Author gets to the heart of truth for Black History Month talk

·5 min read

Toronto’s City Hall stands tall in the heart of the city.

With its forecourt, Nathan Phillips Square, a popular gathering place and focal point, few realize the complex and comparatively recent history underfoot.

Dr. Cheryl Thompson does.

A professor at Ryerson University, Dr. Cheryl Thompson has become intimately familiar with the history of “The Ward,” a one-thriving multi-ethnic community that was levelled to make way for the city’s seat of power. During recent excavations of the site, archeologists found numerous telling artefacts, including a souvenir plate made to commemorate Harriet Beecher Stowe’s 1852 novel Uncle Tom’s Cabin, prompting Dr. Thompson to delve deeper into a complex topic.

She is bringing her findings – virtually – to the Aurora Public Library next Thursday, February 4, to help kick off Black History Month.

Dr. Thompson’s work on the “Uncle Tom” plate found its way into “The Ward Uncovered,” a collection of stories illustrating the forgotten history in the core of Toronto, but her work wasn’t done. It inspired her forthcoming book “Uncle: Race, Nostalgia and the Politics of Loyalty,” due out this month.

“Why would you find an Uncle Tom’s Cabin plate? The book was a sensation,” Dr. Thompson explains. “There were plates, wallpaper, napkins – Uncle Tom’s Cabin was literally put on everything. When I was writing this chapter and having conversations with my editor, he said, ‘I think you should write a book about this.’”

Dr. Thompson was already familiar with the story, knowing that when the name “Uncle Tom” was applied today it was applied specifically to Black men and invariably in a negative context. In short, it was a slur, but that didn’t necessarily jive with her reading of the subject matter.

“When you read Uncle Tom’s Cabin, Uncle Tom in the book is kind of a hero,” she says. “He’s seen as a Christian man, very loyal, and he basically dies a martyr’s death. He’s very adverse to violence of any kind and that is what led to the thesis of my book. Why is it in my lifetime that I have only known this word to be negative and hurled as an insult, yet when we go back to the book he is a hero?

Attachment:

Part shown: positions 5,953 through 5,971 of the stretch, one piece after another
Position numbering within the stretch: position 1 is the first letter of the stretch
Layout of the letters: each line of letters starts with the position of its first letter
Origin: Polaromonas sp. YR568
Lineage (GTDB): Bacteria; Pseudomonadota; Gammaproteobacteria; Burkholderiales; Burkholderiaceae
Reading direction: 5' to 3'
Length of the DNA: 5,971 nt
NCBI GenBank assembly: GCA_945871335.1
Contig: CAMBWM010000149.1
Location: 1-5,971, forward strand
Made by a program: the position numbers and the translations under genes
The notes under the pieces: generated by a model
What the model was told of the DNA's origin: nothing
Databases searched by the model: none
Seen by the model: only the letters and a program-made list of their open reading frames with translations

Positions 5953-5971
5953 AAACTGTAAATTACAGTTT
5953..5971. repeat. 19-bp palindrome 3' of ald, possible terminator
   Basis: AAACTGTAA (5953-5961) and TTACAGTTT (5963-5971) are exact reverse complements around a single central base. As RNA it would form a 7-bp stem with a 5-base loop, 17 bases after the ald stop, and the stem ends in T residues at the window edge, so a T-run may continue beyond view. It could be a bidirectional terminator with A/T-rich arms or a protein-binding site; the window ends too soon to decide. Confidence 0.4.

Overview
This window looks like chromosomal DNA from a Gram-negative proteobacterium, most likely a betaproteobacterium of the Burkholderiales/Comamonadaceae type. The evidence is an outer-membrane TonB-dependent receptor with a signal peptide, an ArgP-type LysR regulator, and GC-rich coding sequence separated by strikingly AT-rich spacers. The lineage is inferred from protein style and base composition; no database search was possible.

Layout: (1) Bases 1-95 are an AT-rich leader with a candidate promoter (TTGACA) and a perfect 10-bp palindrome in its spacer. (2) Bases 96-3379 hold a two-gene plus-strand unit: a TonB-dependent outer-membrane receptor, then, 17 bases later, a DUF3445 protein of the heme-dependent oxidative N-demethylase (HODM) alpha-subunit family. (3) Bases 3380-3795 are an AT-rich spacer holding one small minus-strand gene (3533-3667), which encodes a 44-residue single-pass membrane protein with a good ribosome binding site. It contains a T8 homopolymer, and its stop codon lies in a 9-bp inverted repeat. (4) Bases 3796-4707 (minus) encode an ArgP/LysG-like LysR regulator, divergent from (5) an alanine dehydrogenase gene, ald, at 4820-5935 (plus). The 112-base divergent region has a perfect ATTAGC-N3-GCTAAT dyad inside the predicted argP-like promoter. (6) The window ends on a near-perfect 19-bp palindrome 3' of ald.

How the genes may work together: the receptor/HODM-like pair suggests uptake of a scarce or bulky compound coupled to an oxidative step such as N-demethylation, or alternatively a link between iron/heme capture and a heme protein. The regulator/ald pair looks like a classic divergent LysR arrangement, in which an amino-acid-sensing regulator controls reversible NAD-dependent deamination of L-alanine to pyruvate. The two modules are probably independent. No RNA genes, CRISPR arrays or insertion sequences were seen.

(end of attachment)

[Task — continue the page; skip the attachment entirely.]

“At the same time, the way Uncle Tom is used in media culture, people go right back to the 1852 book. I thought, ‘There have been so many iterations of Uncle Tom since 1852, how come people don’t mention that? I wanted to go on an exploration to literally find every case that I could on how Uncle Tom morphed from the book, to the stage, to advertising, to film, to radio, to television – and now, in the contemporary, we see that archetype showing up in politics, especially Black conservatives. I wanted to trace all the twists and turns from the novel of today so it would kind of answer the question: Why we shouldn’t we be referring to the novel of the 19thcentury, because it really has no bearing on the way ‘Uncle Tom’ is used today?”

One of the reasons Dr. Thompson says it is still invoked is out of “a sense of loyalty,” pointing to “Uncle Tom” being levelled at the Kentucky Attorney General’s handling of the murder of Breonna Taylor.

“Why he was called an ‘Uncle Tom’ is he was seen as not really being sincere to the Black community,” says Dr. Thompson. “Instead, he was kind of doing the work of the ‘White’ institutions that have historically disenfranchised [Black communities]. Since this moment in 2020 with Black Lives Matter, there has been a lot more of a sense of being on the right side of history and being on the right side of people who have been victimized. This book illuminates the racial conversations that do come up around this idea of being loyal to your community. Even when you sort of go up the ranks and attain power, there is always this push-pull that you still have a mindset towards your community and do things the community would agree with and not do things only to service White institutions or people in positions of power.”

At the end of the day, she says it is important that people understand the power of stereotypes and hopes her book will help achieve that goal. Stereotypes have been with us for centuries, but sometimes we don’t recognize them because they change over time.

“I always think of the ‘Fresh Prince of Bel-Air’,” she says. “It was a sitcom, but it was actually kind of the truth: either you’re this squeaky-clean Carlton who is out of pace and kind of a nerd, or you’re Will who was supposed to be ‘from the streets.’ Just make that connection between where these things come from and what it means that you’re complicit in consuming them, but not really asking questions about what it is you’re consuming.

“If you want to understand why a lot of people don’t like [U.S. Supreme Court Justice] Clarence Thomas, or why a lot of Black people don’t like, say, another Black male you really like and can’t understand why the community doesn’t like them, this is the book that is going to explain why.”

Dr. Cheryl Thompson, author of “Uncle: Race, Nostalgia, and the Politics of Loyalty” and “Beauty in a Box: Detangling the Roots of Canada’s Black Beauty Culture” will be hosted virtually by the Aurora Public Library on Thursday, February 4, at 7 p.m. over Zoom. To register, visit bit.ly/3k9schY.

Brock Weir, Local Journalism Initiative Reporter, The Auroran